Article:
HAVANA — Fidel Castro told a visiting American journalist that Cuba's communist economic model doesn't work, a rare comment on domestic affairs from a man who has conspicuously steered clear of local issues since stepping down four years ago.
The fact that things are not working efficiently on this cash-strapped Caribbean island is hardly news. Fidel's brother Raul, the country's president, has said the same thing repeatedly. But the blunt assessment by the father of Cuba's 1959 revolution is sure to raise eyebrows.
Jeffrey Goldberg, a national correspondent for The Atlantic magazine, asked if Cuba's economic system was still worth exporting to other countries, and Castro replied: "The Cuban model doesn't even work for us anymore," Goldberg wrote Wednesday in a post on his Atlantic blog.
He said Castro made the comment casually over lunch following a long talk about the Middle East, and did not elaborate. The Cuban government had no immediate comment on Goldberg's account.
Julia Sweig, a Cuba expert at the Washington-based Council on Foreign Relations who accompanied Goldberg on the trip, confirmed the Cuban leader's comment. She told The Associated Press she took the remark to be in line with Raul Castro's call for gradual but widespread reform.
Since stepping down from power in 2006, the ex-president has focused almost entirely on international affairs and said very little about Cuba and its politics, perhaps to limit the perception he is stepping on his brother's toes.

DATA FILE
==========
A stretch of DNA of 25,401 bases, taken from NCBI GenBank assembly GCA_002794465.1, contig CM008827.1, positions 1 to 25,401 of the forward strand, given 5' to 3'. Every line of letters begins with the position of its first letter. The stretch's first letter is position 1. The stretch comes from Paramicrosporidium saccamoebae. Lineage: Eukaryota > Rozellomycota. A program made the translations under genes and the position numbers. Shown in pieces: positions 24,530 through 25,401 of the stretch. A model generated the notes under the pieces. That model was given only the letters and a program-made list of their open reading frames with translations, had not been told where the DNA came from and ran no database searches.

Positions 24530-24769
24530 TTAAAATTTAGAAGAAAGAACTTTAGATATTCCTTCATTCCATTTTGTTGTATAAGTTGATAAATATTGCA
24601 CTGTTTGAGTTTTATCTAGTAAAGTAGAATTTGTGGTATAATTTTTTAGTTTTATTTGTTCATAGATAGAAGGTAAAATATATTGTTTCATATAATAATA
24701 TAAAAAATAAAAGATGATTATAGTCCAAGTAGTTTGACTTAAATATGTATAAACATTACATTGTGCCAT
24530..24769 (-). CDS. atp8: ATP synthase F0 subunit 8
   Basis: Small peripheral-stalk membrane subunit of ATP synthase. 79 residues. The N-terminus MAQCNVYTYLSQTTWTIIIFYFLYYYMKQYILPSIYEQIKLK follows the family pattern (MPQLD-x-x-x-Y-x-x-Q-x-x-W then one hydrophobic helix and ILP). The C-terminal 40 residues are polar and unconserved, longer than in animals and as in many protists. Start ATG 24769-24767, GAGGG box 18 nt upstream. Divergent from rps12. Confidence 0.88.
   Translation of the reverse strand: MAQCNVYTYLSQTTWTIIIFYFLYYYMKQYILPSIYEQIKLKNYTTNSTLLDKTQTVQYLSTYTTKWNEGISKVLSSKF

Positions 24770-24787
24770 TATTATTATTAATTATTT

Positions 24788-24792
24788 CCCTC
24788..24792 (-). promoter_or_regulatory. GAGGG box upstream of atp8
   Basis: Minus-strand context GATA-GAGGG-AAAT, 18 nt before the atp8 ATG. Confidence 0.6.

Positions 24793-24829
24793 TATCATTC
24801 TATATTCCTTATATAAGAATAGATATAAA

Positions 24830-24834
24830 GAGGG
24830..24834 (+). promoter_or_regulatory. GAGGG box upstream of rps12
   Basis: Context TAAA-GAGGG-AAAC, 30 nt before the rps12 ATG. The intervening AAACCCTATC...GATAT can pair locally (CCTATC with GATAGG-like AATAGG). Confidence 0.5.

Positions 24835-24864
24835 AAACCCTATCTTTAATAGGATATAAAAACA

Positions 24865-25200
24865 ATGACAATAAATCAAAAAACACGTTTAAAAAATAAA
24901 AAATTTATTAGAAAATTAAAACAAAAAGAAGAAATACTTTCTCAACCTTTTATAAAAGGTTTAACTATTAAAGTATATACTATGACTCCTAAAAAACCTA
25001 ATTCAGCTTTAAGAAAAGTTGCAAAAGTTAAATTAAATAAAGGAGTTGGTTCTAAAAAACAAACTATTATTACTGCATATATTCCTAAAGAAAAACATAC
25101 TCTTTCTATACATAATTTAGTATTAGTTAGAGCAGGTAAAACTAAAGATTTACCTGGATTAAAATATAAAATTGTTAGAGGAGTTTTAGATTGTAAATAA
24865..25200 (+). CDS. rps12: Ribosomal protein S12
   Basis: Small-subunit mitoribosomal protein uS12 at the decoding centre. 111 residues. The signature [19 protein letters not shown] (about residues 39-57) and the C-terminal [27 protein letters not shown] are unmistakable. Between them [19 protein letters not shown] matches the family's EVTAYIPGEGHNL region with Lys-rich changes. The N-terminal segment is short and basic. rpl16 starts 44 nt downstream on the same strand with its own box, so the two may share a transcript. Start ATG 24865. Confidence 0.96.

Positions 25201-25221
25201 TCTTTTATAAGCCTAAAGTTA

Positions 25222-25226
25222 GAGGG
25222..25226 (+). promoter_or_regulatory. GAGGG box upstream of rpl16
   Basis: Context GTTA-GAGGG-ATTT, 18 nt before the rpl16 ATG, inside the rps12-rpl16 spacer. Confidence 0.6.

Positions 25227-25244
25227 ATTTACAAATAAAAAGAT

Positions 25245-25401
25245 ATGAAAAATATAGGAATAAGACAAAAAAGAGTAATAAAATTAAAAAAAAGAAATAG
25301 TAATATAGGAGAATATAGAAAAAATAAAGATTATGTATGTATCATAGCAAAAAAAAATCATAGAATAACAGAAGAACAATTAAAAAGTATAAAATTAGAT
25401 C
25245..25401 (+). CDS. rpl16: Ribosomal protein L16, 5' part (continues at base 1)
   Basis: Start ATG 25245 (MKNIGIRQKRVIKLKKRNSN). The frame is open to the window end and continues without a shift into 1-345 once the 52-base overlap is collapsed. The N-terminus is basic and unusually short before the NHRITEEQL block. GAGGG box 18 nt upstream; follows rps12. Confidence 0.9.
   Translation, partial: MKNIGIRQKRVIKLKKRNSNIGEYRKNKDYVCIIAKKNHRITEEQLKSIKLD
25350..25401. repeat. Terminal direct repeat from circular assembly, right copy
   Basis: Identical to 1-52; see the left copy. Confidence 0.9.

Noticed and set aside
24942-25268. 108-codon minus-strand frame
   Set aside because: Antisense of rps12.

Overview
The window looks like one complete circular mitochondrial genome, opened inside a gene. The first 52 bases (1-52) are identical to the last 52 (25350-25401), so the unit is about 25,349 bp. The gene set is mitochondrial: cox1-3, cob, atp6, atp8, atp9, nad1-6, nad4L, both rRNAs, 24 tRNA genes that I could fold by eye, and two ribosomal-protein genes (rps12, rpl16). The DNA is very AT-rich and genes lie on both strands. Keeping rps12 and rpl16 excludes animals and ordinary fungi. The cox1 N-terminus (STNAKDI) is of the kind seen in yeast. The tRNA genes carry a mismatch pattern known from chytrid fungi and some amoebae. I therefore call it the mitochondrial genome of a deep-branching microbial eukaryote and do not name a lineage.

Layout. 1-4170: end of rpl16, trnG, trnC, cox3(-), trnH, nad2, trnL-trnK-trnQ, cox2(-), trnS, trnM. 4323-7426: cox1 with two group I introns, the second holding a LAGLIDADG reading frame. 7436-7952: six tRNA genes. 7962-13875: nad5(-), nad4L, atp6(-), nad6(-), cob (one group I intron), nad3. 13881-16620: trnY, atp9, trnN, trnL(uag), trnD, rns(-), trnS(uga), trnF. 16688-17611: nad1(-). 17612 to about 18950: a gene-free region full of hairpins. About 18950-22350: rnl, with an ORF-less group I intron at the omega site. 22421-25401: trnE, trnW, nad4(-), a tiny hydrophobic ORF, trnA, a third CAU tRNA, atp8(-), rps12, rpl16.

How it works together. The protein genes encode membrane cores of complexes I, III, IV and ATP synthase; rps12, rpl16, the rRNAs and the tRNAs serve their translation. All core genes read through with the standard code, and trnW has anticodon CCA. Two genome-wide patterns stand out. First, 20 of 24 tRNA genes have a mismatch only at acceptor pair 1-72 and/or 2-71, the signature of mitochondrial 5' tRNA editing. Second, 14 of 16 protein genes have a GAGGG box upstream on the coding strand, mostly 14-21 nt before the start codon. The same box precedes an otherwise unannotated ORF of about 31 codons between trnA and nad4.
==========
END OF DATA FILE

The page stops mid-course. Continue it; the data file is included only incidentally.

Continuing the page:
Goldberg, who traveled to Cuba at Castro's invitation last week to discuss a recent Atlantic article he wrote about Iran's nuclear program, also reported on Tuesday that Castro questioned his own actions during the 1962 Cuban Missile Crisis, including his recommendation to Soviet leaders that they use nuclear weapons against the United States.
Even after the fall of the Soviet Union, Cuba has clung to its communist system.
The state controls well over 90 percent of the economy, paying workers salaries of about $20 a month in return for free health care and education, and nearly free transportation and housing. At least a portion of every citizen's food needs are sold to them through ration books at heavily subsidized prices.
President Raul Castro and others have instituted a series of limited economic reforms, and have warned Cubans that they need to start working harder and expecting less from the government. But the president has also made it clear he has no desire to depart from Cuba's socialist system or embrace capitalism.
Fidel Castro stepped down temporarily in July 2006 due to a serious illness that nearly killed him.
He resigned permanently two years later, but remains head of the Communist Party. After staying almost entirely out of the spotlight for four years, he re-emerged in July and now speaks frequently about international affairs. He has been warning for weeks of the threat of a nuclear war over Iran.
Castro's interview with Goldberg is the only one he has given to an American journalist since he left office.
Goldberg blog: http://www.theatlantic.com/jeffrey-goldberg/